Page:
The story doesn't seem like an obvious choice for Robert Zemeckis, who has excelled in genres that have provided masterpieces like Forrest Gump (1994) and Cast Away (2000). As the film provides a more dark and jagged approach in his directorial style, Zemeckis executes with precision. It's a satisfactory effort from the director who makes his return to live action after a long string of motion-capture efforts. Assisting Washington's bravura performance is Oscar-nominee Don Cheadle, who teamed up with Denzel in the 90's classic film, Devil in a Blue Dress (1995). As the wise-cracking lawyer, whose own moral values may be tested in exchange for corporate and criminal immunity, Cheadle is a relieved presence. In a comedic and near-brilliant performance, John Goodman steals Flight from every actor including Washington in his short, two-scene appearances. Goodman continues to show an effortless range, even in poor film choices, and a confidence that makes him one of the great character actors working today. It's a performance that Oscar should consider on multiple levels. In a heartbreaking turn, Kelly Reilly as the drug-addicted Nicole, provides an emotional epicenter and boundary that stands as one of Latins' great writing achievements. Reilly is simply marvelous.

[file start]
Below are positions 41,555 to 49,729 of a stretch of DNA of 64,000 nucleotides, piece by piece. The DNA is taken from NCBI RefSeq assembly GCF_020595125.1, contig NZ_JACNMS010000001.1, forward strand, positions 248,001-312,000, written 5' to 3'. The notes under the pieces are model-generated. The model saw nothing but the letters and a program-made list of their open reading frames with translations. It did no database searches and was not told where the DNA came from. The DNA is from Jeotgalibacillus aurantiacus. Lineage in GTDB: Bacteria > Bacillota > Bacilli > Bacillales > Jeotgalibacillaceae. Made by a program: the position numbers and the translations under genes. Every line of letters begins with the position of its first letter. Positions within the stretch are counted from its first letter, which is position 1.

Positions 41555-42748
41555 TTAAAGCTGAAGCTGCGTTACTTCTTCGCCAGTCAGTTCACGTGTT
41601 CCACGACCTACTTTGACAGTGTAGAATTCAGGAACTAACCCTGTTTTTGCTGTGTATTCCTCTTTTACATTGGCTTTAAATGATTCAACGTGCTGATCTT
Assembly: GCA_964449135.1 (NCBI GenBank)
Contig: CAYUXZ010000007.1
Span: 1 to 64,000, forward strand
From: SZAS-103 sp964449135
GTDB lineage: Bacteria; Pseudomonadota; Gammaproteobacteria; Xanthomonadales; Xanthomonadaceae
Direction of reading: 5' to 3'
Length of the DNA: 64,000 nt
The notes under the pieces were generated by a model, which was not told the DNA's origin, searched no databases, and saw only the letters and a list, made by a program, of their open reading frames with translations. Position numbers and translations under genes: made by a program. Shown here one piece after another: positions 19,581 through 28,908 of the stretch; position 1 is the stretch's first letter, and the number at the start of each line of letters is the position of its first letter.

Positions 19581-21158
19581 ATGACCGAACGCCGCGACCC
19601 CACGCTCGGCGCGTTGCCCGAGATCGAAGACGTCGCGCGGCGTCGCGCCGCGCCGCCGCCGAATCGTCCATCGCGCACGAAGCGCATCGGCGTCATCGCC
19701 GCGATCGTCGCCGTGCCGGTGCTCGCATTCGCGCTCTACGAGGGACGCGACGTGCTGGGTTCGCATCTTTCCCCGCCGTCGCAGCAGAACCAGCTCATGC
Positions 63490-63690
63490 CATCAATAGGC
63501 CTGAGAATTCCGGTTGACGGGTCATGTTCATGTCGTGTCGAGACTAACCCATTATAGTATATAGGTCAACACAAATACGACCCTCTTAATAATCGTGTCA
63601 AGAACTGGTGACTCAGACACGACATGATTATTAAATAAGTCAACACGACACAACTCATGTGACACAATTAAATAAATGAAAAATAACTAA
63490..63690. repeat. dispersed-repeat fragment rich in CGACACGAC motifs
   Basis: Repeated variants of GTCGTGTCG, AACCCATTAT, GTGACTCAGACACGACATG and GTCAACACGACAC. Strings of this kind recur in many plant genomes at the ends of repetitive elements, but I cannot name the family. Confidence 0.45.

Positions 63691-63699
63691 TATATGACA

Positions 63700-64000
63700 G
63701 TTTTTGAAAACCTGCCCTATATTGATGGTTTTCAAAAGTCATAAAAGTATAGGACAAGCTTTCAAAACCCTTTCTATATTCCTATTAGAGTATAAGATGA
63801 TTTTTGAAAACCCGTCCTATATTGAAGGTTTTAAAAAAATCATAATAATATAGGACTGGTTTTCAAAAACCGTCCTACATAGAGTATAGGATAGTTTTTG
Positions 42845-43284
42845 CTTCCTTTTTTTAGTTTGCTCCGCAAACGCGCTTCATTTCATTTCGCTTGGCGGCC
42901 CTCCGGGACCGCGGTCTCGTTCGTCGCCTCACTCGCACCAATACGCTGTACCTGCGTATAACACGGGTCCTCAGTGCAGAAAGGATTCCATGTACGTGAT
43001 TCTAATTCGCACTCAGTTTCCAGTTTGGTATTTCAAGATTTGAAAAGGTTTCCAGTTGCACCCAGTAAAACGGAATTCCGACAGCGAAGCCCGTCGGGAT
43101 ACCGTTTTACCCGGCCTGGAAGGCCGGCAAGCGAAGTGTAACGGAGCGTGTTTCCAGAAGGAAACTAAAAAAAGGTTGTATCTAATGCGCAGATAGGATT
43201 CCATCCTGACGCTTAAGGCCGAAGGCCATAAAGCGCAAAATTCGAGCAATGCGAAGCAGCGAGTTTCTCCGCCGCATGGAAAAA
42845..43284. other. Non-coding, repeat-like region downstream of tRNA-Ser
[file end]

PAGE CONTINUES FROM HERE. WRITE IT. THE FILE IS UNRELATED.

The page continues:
Continuing to beef up their acting resume, the great Bruce Greenwood shines while Brian Geraghty continues to prove he is one of Hollywood's best kept secrets.

Composer Alan Silvestri orchestrates an outstanding score that is both melodic and soothing. Cinematographer Don Burgess, once-nominated for Forrest Gump, gives clean, fresh camera lenses look into a shockingly dirty and gritty story. Zemeckis' handle of the astounding opening scenes, especially the plane crash, is one of the best visual and nail- biting moments of the year. Its Zemeckis at his best!

Flight is not only one of the best cinematic efforts of the New York Film Festival; it stands as a great surprise and entry into the 2012 Oscar season. Denzel Washington is completely Oscar-bound but the buck shouldn't stop there; a deserved consideration campaign should be given to John Goodman and Kelly Reilly along with screenwriter John Latins. Flight is a home-run!

Read More Reviews at The Awards Circuit (http://www.awardscircuit.com)